England’s record-breaking No 11 James Anderson admitted his career-best knock against India was such a surprise he did not know how to celebrate his half-century on Saturday.
Anderson, who had never before reached 50 in any competitive match, including club cricket, scored 81 as he and Yorkshire’s Joe Root put on 198 – the highest 10th-wicket stand in Test history.
Root’s unbeaten 154 would usually have been the star showing of the day but, with a batting average of just over 10 and a previous best of 34, Anderson was the revelation of the day.
His reaction when reaching 50 was muted to say the least, but that is because the 31-year-old was out of his comfort zone.
“Joe came down the wicket and said ‘milk it’ but I didn’t really know what that meant so I just sort of did the rounds with the bat,” said the Lancastrian.
“I’ve seen people point at the dressing room so I did that as well but that was it.
“I did think that if I was ever going to get 50 it would be on a wicket like this.”
Anderson is no stranger to rearguard efforts and his most memorable was alongside Monty Panesar to save a draw in the first match of the 2009 Ashes series. He was also close to pulling off an even more unlikely rescue job against Sri Lanka at Headingley last month.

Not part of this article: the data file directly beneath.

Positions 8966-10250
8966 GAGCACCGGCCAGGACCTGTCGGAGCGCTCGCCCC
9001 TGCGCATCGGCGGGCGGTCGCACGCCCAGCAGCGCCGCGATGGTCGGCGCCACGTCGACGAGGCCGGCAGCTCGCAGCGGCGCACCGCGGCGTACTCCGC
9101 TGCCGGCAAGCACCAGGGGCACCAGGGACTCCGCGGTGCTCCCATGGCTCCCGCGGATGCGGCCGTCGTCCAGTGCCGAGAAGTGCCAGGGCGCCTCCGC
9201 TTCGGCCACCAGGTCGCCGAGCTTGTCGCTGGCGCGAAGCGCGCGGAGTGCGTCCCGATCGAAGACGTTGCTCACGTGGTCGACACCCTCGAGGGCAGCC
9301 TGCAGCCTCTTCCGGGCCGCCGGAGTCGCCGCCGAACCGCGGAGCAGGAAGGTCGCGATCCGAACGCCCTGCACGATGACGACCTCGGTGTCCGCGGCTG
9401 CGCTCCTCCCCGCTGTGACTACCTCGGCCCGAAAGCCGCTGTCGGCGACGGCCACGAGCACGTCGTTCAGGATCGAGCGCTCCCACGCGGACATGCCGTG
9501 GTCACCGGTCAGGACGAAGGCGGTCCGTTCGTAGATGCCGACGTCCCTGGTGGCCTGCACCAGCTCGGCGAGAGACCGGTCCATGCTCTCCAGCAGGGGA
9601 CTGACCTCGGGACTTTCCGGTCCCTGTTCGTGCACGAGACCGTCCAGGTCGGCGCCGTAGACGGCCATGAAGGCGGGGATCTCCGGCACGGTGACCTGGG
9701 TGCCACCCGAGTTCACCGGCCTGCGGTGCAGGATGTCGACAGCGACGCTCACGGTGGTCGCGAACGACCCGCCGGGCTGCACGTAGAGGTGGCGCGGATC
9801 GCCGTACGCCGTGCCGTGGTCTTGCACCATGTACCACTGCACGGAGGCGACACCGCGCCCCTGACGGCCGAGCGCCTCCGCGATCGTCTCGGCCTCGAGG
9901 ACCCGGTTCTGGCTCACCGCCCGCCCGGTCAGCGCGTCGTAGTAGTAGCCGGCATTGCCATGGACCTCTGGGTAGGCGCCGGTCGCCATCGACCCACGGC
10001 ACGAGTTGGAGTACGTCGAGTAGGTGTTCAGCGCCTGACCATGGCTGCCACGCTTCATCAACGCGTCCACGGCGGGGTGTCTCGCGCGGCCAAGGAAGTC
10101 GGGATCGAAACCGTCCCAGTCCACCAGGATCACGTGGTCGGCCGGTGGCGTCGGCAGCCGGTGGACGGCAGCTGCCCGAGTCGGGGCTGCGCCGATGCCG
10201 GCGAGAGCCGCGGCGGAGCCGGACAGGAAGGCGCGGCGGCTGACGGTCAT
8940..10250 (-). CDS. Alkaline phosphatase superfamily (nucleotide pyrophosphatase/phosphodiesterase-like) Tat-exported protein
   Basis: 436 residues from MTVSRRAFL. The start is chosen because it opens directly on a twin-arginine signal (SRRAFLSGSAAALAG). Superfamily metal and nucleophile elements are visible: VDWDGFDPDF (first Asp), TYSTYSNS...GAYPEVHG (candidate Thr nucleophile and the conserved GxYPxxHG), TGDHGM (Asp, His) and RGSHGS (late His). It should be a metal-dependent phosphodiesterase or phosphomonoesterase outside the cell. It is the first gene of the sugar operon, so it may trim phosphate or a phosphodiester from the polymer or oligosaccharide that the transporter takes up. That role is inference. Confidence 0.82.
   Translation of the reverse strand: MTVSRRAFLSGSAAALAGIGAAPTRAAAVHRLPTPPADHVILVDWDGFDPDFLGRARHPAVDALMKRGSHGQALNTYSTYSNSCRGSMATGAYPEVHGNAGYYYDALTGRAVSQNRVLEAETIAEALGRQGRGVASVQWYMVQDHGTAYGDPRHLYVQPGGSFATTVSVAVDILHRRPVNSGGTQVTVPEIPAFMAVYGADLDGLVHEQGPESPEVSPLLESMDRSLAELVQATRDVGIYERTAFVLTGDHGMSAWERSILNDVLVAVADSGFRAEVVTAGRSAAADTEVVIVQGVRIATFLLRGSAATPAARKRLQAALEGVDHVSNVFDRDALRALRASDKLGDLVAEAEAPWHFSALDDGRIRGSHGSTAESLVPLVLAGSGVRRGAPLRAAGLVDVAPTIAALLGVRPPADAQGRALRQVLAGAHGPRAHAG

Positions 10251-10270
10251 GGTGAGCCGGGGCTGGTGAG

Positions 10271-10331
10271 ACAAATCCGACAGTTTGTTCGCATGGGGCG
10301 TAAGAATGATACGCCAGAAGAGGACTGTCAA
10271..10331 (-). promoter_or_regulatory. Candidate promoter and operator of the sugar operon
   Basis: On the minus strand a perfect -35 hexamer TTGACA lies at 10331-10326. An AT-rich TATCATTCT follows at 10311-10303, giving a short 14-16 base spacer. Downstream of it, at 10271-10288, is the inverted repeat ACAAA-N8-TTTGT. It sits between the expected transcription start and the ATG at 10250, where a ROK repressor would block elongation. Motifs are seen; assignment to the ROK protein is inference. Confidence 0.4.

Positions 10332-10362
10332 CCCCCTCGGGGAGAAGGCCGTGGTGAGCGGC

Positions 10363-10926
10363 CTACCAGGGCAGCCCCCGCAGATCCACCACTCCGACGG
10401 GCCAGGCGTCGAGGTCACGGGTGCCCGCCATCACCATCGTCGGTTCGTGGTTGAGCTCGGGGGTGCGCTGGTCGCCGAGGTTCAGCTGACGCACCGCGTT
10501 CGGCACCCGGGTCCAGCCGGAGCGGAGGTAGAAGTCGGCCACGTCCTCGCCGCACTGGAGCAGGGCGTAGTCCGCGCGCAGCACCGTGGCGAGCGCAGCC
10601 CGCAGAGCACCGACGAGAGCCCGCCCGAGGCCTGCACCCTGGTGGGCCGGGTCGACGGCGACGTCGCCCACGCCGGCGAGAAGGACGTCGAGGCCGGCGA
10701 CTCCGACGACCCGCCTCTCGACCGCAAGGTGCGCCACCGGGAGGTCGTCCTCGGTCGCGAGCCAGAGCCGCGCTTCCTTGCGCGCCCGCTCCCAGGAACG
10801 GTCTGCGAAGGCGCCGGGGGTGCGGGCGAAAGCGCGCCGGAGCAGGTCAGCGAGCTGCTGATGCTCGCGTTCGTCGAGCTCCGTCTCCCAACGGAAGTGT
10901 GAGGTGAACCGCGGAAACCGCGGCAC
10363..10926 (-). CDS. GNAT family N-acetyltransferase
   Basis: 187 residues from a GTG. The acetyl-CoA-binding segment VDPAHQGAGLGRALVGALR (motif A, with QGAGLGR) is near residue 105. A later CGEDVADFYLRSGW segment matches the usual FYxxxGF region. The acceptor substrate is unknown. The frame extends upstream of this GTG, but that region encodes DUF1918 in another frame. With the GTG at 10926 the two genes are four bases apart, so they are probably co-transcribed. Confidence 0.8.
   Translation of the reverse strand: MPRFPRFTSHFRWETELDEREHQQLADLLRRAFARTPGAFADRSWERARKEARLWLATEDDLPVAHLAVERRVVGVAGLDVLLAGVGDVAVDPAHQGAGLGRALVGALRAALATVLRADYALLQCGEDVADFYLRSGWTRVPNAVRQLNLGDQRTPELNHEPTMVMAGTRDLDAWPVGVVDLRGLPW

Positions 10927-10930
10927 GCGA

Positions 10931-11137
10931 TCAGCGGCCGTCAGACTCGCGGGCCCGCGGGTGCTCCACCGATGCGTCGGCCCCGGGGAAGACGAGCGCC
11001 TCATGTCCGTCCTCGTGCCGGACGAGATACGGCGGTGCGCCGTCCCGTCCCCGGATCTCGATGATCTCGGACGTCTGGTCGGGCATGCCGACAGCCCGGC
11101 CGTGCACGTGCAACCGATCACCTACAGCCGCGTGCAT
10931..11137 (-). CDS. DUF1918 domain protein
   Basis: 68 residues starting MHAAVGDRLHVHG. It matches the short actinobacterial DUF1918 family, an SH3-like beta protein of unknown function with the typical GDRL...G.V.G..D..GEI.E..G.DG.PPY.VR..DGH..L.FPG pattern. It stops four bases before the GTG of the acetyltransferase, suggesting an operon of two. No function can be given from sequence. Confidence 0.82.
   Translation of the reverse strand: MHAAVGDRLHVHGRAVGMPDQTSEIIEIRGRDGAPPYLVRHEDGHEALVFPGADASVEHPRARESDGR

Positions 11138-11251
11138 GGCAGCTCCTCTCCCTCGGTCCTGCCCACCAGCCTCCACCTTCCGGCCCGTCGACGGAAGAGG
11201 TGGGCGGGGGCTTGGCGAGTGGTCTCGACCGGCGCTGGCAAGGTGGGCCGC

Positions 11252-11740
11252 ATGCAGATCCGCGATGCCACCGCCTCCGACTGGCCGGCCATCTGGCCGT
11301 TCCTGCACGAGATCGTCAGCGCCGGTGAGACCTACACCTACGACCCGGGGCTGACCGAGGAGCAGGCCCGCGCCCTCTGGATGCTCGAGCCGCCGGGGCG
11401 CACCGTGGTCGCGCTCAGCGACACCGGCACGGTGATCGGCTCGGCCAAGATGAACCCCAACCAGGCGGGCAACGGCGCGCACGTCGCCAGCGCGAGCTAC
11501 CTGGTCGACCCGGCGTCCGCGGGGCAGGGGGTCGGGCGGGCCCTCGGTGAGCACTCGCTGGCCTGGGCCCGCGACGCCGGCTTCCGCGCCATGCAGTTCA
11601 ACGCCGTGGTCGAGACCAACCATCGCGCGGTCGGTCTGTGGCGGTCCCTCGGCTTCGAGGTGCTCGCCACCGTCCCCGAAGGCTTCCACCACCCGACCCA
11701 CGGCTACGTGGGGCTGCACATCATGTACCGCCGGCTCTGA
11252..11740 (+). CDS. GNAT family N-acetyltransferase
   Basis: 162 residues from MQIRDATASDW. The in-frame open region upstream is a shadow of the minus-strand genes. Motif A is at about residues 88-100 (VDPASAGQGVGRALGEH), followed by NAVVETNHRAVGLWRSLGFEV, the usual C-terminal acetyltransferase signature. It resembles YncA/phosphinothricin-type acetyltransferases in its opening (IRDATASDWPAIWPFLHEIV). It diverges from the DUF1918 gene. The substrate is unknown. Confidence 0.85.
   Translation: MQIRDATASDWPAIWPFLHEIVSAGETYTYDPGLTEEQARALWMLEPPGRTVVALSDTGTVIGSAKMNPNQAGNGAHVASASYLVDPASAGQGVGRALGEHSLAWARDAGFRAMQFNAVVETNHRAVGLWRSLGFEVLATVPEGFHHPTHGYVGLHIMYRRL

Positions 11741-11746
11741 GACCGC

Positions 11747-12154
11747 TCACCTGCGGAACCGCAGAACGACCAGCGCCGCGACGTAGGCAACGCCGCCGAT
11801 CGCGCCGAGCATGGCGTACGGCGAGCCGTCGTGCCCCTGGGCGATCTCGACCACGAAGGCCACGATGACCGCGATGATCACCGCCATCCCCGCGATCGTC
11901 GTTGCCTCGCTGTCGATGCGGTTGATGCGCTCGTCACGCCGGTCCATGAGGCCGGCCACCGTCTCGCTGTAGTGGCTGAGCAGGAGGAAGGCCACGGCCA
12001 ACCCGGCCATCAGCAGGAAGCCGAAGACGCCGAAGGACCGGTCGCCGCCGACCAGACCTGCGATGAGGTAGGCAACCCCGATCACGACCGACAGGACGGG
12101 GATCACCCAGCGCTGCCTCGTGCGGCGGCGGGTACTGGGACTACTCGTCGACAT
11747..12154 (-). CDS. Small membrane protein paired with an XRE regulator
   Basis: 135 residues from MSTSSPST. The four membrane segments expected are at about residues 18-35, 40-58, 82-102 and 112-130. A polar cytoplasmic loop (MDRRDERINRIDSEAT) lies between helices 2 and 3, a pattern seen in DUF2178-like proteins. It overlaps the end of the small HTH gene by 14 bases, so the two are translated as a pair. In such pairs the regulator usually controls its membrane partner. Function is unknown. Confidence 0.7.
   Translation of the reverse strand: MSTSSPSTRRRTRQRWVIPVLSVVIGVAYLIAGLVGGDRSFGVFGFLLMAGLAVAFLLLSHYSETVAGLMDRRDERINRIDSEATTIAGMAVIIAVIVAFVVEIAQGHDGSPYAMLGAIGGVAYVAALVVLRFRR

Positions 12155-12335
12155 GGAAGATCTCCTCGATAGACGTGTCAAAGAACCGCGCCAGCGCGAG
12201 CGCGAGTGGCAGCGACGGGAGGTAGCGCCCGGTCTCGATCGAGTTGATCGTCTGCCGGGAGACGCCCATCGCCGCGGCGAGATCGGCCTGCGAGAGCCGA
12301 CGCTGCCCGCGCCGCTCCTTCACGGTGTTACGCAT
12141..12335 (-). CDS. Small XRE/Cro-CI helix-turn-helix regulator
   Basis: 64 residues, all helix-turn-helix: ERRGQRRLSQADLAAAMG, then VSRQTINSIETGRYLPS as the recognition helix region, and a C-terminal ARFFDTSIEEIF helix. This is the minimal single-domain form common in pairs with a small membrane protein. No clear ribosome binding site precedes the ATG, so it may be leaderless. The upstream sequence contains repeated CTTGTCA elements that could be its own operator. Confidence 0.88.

In the latter, he was dismissed by the penultimate ball of the match, costing England the series, and that was still fresh in the mind as he reflected on a very different type of innings.
“Obviously it was disappointing at Headingley, you do have those moments but they make you want to cherish these ones all the more,” said Anderson.
When Anderson gave way just after lunch, England had fashioned an unlikely lead of 39, India reaching stumps on 167-3.
Anderson and Root’s new world-record 10th-wicket stand of 198 at Trent Bridge surpassed the previous highest of 163, at the same ground almost exactly a year ago – when Australia’s debutant No 11 Ashton Agar made 98 alongside Phil Hughes at the start of the 2013 Ashes.
England’s highest partnership for the 10th wicket was formerly 130 – between Yorkshire’s Wilfred Rhodes and RE Foster, in Sydney in 1903/04.
Root and Anderson established another first for this match, the only one which has featured two century 10th-wicket partnerships – after Shami and Bhuvneshwar Kumar put on 111 together.